“The Mental Health Budget mentions ongoing work to establish a new agreement between the federal and state governments. This is welcome, but Minister Coleman said of structural reforms in mental health. Mentioned the need. For me, this meant revisiting the intent of the first national mental health strategy in 1992, specifically the ever-increasing role (and) of hospital-based mental health care. It means reducing costs) and instead shifting our collective focus and investment on alternatives, early intervention, psychosocial care, hospital avoidance, and true accountability for progress. “


The· Australian Hospital Pharmacist Association (SHPA) welcomes the government’s increasing focus on e-pharmaceutical management and the transition of care for older Australians, and hospitals that support the COVID-19 vaccine program and pandemic preparation through national healthcare reserve investment. Continued to focus on the Pharmaceutical Benefits Scheme (PBS), which spent about $ 900 million on new and revised lists.

SHPA welcomed the government’s record $ 17.7 billion response to the Royal Commission’s final report on the quality and safety of elderly care, 22% of which increased front-line care to senior care residents. Is aimed at.

SHPA CEO Kristin Michaels said the response was led by $ 45.4 million, which was announced to roll out electronic medication charts to improve safe use, with its own hospital pharmacy expertise and proven experience. Notified by technical support, the drug said it was an opportunity to extend new clinical and service models into elderly care.

“This funding supports the professional role of hospital pharmacists in keeping in touch between hospitals and home care to support the safe transition of patients.

“Whenever possible, our members have already used the provisional home care medication management chart to allow residents returning from hospitals to geriatric care facilities to take new medications and avoid readmissions. We look forward to government plans to implement an electronic national home dosing chart that will help reduce the number of unwanted medications prescribed and dispensed per elderly care resident.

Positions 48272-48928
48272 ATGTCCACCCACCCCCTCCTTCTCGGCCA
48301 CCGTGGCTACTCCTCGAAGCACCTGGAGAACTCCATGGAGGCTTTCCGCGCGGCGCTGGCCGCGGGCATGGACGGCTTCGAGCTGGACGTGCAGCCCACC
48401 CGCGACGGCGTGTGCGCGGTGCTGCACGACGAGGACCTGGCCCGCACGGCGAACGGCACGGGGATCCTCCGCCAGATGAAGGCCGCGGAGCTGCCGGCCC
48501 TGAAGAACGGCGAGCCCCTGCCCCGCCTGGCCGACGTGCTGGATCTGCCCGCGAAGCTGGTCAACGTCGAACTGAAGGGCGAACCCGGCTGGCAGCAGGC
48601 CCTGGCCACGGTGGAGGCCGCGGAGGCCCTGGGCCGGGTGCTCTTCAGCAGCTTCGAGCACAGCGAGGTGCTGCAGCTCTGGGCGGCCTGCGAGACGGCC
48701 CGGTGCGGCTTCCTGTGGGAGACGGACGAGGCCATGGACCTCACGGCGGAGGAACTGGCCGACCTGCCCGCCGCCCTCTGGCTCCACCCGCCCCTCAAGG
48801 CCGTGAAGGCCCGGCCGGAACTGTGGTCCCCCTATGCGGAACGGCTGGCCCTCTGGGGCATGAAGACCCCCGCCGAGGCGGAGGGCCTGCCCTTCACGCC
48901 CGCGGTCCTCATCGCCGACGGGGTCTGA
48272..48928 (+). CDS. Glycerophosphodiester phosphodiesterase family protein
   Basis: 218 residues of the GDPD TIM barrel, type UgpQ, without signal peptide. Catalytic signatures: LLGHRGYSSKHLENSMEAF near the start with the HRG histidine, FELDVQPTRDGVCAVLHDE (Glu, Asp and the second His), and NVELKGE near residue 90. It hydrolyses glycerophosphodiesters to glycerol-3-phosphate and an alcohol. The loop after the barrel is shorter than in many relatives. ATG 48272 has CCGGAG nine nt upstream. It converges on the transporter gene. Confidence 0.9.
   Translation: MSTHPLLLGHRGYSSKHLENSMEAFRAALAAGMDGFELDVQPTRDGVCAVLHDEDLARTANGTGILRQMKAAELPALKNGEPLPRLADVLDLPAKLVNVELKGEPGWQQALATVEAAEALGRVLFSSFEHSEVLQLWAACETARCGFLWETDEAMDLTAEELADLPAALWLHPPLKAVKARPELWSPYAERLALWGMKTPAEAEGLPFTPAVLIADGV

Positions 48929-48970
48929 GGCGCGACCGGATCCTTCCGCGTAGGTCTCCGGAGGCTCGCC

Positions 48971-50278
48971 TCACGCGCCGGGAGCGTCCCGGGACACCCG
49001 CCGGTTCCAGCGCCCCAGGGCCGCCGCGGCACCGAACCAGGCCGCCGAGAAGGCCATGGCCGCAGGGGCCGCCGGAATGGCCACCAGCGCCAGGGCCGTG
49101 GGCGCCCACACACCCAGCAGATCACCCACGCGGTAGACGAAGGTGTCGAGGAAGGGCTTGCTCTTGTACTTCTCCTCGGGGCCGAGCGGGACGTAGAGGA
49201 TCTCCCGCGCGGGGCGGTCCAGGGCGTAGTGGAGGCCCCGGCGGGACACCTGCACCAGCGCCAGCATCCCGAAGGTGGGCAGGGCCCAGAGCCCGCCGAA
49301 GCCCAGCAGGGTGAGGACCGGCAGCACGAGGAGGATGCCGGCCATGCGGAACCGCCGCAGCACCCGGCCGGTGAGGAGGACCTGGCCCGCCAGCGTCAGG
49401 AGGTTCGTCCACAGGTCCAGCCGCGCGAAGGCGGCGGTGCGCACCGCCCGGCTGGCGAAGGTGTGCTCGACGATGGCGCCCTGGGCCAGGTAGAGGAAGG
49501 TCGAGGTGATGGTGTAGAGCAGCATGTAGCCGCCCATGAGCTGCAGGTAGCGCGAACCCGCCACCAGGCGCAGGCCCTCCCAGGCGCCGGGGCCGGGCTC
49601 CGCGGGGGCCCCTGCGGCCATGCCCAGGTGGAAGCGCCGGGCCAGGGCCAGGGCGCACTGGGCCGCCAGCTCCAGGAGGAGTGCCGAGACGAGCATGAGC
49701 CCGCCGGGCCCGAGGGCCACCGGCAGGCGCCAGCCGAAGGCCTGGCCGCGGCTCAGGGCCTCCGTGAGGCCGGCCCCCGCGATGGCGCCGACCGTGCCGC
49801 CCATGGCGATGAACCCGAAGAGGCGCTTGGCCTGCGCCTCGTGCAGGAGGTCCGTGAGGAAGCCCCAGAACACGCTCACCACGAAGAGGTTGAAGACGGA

“This investment will help meet the urgent need for a 20% increase in hospitalizations from elderly care residents and a 27% increase in emergency department (ED) hospitalizations between 2014 and 2019. We are also calling for the inclusion of a dedicated geriatric pharmacist: Elderly care residents to reduce drug misuse and drug-related hospitalizations and injuries among older Australians: Is part of increasing the provision of front-line care. “

Michaels also welcomed an additional $ 510 million for a national partnership on state and territory COVID-19 compliance, and hospital pharmacists are an important part of the surge in the Australian COVID-19 vaccine program. Occupied.

“Hospital pharmacists who have helped establish more than 500 vaccine clinics in major hospitals since Phase 1a have led the establishment and operation of state-owned high-throughput vaccine clinics nationwide as the scale of deployment has grown dramatically. It was.

“The importance of hospital pharmacy expertise in preparing for a pandemic is clear throughout tonight. [11 May 2021] Additional funding for the National Incident Center and National Medical Stockpile. “

SHPA also welcomed $ 878.7 million for new and modified listings on PBS, demonstrating a total of approximately $ 43 billion in PBS investment over the next four years.

Image Credit: © / au / Nuthawut

What’s being said about the 2021 federal Budget? Source link What’s being said about the 2021 federal Budget?